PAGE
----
Trade union takes ‘bank-account’ challenge to Privy Council

The content originally appeared on: Trinidad and Tobago Newsday

Justice Alice Yorke-Soo Hon.

SANCTUARY Workers Trade Union has received the permission of the Court of Appeal to challenge at the Privy Council a decision by the Registration, Recognition and Certification Board (RRCB) to deny a former bank worker access to the Industrial Court because the union did not have a bank account.

On Monday, Justices of Appeal Alice Yorke-Soo Hon, Mira Dean-Armorer and Malcolm Holdip granted Sanctuary Workers and ex-bank worker Mitoonal Persad conditional leave to go to the Privy Council.

At Monday’s hearing, attorneys for the RRCB objected to conditional leave being granted on the grounds that it raised no issue of public importance.

However, this was overruled by the judges.

The trade union and the ex-bank worker are challenging a decision of the Appeal Court in September in favour of the RRCB.

In an oral decision, Justices of Appeal Gregory Smith, Malcolm Holdip and Vasheist Kokaram ruled that High Court Judge Joan Charles was wrong when she upheld the union’s and Persad’s lawsuit. Persad wanted to challenge his dismissal from the bank. However, in November 2019, the Ministry of Labour issued a certificate of unresolved dispute and referred the issue of whether Persad was in good financial standing with the union to the board.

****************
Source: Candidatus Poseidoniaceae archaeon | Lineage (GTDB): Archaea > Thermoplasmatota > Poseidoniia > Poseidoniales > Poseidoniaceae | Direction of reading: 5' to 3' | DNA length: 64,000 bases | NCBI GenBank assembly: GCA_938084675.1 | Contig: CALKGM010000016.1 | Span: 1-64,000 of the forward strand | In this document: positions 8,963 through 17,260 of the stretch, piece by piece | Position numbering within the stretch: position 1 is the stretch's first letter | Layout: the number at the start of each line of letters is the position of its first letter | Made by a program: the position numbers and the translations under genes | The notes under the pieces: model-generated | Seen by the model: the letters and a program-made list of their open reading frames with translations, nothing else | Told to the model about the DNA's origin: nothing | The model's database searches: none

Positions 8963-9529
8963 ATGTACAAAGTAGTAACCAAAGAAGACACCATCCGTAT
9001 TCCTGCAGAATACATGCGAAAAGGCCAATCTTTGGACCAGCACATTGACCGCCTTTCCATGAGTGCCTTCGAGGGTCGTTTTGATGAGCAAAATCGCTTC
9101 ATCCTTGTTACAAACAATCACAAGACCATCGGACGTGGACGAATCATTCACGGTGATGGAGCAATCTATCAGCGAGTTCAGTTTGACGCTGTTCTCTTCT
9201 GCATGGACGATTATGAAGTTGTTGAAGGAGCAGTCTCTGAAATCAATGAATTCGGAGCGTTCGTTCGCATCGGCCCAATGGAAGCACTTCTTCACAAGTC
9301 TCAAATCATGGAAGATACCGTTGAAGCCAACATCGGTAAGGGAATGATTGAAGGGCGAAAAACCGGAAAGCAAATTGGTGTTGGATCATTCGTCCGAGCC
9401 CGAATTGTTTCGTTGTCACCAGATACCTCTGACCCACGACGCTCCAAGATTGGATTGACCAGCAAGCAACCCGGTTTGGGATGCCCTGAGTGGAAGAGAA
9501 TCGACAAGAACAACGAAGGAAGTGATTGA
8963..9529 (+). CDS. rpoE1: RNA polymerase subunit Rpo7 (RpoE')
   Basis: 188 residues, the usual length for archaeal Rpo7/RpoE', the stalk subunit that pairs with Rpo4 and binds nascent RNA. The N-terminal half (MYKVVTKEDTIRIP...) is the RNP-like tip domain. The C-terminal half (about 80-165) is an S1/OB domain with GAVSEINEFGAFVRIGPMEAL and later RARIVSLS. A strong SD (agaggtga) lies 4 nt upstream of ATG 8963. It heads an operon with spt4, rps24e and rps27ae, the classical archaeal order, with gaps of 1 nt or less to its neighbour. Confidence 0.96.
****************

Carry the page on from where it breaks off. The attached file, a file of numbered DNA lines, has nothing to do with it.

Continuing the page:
Persad and the union sued the board after it ruled that Persad was not in good standing because the union did not have a bank account.

In her ruling, Charles said there was no requirement under the Industrial Relations Act for a union to have a bank account.

She said Section 34(3) of the Industrial Relations Act (IRA) provides that the RRCB should be satisfied that a union followed sound accounting practices and that the worker had made union contributions at least two months before initiating a trade dispute to find that a worker is in good standing.

Charles ruled that the IRA did not give the board the power to create regulations altering the terms of Section 34.

She also ruled that the board acted unfairly by making the decision without giving the Persad and the union an opportunity to be heard.

In allowing the RRCB’s appeal, Smith, who delivered the decision, said the evidence in the case did not support the judge’s conclusion on the RRCB’s policy.

Persad and the trade union are represented by King’s Counsel Anand Beharrylal, Kiel Taklalsingh and Stefan Ramkissoon while Coreen Findley appeared for the RRCB.